The BolderBoulder is Officially Over the Hill


One of the toughest Boulder natives is heading over the hill. This year marks the big 4-0 for the Bolder Boulder.

This 10K race is one of Boulder’s most famous annual events, drawing about 50,000 runners and 100,000 more spectators. It’s more than just people running. The Bolder Boulder is a citywide celebration, with live music and performers along the course, wild costumes, health-centric vendors, a tribute to veterans and more.

And it’s even more exciting this year, in celebration of its 40th year. The whole thing goes down on Memorial Day, May 28.

Boulder Samba School at the BolderBoulder. Photo by Tyler Percy

The catch? This year’s celebration will be a surprise party — for the participants.

“We have a few really cool things planned that we’re not sharing that people should be excited about,” says Stephanie Winslow, marketing communications manager for the race. “Some will be a surprise on race day to participants.”

And no, she won’t even give a hint.

OK, she will share some of the highlights, but not the big climax. First, you can expect a lot of BolderBoulder legends to return this year: former pro racers, staff, employees and people who made it what it is today.

This year’s race also has an extra special Memorial Day tribute to honor people who lost their lives in service. Race organizers are bringing in three veterans of the 10th Mountain Division to tell the stories of those who are gone. Two of the service people served in the division after World War II, and the third joined the division in the ‘80s and served in Desert Storm. Both of the WWII veterans had long careers skiing and were inducted into the Colorado Skiing Hall of Fame.

The pro race this year is extremely competitive, says Winslow. Everyone’s eyes will be on runner Mamitu Daska, who has won five BolderBoulder races. If she wins this one, she will hold the record for the most wins in the pro division.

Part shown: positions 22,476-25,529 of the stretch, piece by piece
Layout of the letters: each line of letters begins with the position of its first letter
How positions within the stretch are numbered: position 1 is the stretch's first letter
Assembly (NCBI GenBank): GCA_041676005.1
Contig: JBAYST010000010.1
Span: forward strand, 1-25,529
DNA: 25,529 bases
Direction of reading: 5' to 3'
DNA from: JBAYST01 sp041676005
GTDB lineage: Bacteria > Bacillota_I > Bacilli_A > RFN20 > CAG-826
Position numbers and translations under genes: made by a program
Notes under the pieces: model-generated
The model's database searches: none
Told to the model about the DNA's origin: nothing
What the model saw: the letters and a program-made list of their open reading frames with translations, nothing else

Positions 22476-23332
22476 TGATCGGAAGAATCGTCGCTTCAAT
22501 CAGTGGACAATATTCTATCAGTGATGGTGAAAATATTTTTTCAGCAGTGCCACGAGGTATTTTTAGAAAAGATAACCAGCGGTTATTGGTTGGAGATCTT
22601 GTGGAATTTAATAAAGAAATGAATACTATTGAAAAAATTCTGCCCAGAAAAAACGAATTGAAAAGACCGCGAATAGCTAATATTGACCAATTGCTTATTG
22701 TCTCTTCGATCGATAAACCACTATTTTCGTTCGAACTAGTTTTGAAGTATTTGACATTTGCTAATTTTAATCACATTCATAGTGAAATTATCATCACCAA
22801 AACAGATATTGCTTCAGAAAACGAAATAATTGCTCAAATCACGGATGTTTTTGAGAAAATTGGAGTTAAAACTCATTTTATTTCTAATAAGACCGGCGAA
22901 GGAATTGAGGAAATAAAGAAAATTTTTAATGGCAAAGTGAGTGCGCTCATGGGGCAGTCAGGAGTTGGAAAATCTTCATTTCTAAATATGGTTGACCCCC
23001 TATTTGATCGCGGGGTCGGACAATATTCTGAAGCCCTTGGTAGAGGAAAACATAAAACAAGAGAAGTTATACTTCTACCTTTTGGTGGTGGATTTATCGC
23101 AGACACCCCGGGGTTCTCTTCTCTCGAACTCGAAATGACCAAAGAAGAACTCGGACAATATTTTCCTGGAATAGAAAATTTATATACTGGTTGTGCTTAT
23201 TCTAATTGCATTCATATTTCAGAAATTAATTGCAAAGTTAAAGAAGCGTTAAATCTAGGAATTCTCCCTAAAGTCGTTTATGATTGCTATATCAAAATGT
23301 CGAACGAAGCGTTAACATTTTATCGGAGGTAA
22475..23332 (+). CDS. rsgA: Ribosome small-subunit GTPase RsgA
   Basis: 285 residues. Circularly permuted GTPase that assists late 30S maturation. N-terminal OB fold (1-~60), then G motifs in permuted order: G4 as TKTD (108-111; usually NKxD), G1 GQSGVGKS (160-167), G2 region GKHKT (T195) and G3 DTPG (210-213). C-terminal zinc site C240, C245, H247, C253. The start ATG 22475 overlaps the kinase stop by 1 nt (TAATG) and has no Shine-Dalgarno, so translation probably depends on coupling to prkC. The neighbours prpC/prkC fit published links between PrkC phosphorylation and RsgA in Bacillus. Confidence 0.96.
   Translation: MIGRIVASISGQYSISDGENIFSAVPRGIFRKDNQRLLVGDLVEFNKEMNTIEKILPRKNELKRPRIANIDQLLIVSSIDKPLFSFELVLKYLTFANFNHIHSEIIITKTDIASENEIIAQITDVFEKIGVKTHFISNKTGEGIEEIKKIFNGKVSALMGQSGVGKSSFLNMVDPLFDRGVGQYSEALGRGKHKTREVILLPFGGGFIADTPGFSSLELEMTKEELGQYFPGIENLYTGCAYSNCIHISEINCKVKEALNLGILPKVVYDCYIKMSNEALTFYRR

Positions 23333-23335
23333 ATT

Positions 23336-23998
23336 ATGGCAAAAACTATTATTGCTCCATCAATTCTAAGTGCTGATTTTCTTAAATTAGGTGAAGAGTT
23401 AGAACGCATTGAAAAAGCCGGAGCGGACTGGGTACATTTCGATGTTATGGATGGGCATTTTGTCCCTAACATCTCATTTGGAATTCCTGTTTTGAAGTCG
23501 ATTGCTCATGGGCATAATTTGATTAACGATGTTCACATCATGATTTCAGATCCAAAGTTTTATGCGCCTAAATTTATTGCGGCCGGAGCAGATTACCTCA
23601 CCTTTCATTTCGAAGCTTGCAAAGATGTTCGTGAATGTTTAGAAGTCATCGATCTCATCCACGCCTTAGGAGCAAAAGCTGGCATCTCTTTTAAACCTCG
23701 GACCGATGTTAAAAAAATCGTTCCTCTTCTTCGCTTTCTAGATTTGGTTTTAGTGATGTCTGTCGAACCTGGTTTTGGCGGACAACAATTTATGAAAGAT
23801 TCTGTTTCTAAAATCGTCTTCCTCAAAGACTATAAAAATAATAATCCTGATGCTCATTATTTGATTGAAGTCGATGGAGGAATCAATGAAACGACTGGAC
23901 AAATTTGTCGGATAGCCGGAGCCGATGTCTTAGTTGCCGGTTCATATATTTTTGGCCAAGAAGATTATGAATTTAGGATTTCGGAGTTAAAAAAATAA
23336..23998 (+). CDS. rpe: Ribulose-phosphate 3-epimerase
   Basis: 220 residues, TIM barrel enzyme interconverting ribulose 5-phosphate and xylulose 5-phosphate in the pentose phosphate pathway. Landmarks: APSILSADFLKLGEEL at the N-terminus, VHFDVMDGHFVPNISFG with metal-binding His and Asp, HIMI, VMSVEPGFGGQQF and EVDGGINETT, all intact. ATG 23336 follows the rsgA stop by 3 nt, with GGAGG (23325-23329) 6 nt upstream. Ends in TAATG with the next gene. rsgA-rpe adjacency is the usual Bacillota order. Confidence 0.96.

The performers on the sidelines will also catch participants’ eyes. You’ll see the regulars: belly dancers, the Elvis impersonator, the Boulder High School pep band, Zumba dancers. A highlight is Miss Tutu, who has been on the street cheering on the race in her tutu since the first ever race.

“Everyone knows her on the course,” Winslow says.

Sideline acts are a combo of longstanding participants and some new faces.

Another fun nod to the history are the race tees, which are inspired by the first year’s race shirt, with a ringer-style neck and sleeves and the old logo. They have a retro look (which would go great with short shorts and tall tube socks, if you want to take the birthday theme all the way, hint, hint).

“It’s definitely going to be a celebration but it’s still everything people expect and love about the BolderBoulder: a well-run, organized race,” Winslow says. “We’re looking forward to having people come out and celebrate with us.”

Ralphie at the BolderBoulder. Photo by Tyler Percy

A Look Back

The BolderBoulder started in 1979 with 2,400 runners. Back then, it finished in North Boulder Park. The end of the race moved to the University of Colorado in 1981.

Want to learn more about the history? Check out the Bolder Boulder’s Facebook page. Every week for 40 weeks before the race, the BolderBoulder’s page has featured different stories about the race’s history.

“It’s one race, but it’s 50,000 stories,” Winslow says.

An example from the Facebook page:

“This week’s #40YearsBOLD story is about a man who was very special to the BolderBoulder. Larry Hancock was truly a self-made man. Born in 1925 in a small town in southeastern Colorado, Larry dropped out of High School, lied about his age and joined the military to fight in WWII. Upon his return, he got his G.E.D. and went to work to support himself and his family as a carpenter, for his entire life he referred to himself as ‘just a carpenter.’

“Anyone who knew Larry knew he was much more than that and in 1981 the BolderBoulder grew to a level where it needed a moving grandstand for press, coaches and race officials. Founder Steve Bosley and Larry bought an old trailer home they thought might work. Larry took a chainsaw and cut the frame for the race’s first ever press truck from the house. Larry’s knowledge of engineering and construction was the key to building the “Whale” that we still use today as our press trucks (several iterations later but still the same concept) for the #BolderBOULDER and International Team Challenge men’s and women’s races.

“Larry was also an active man and was a long-time participant of the race. He was diligent and persistent in his training was always energized by the finish in Folsom Field. Sadly, Larry passed away in 2006, but the work he did behind the scenes continues to live on.”

Also look for a special commemorative book, “40 Years Bold,” a comprehensive history of the race, made in partnership with the Boulder Daily Camera. You can buy this book online, at the BolderBoulder store on 29th Street, at the Boulder Bookstore, McGuckins Hardware or the Daily Camera.

Get Involved

Use the hashtag #40YearsBold on social media to tag your Bolder Boulder photos.

Leave a Reply

Your email address will not be published. Required fields are marked *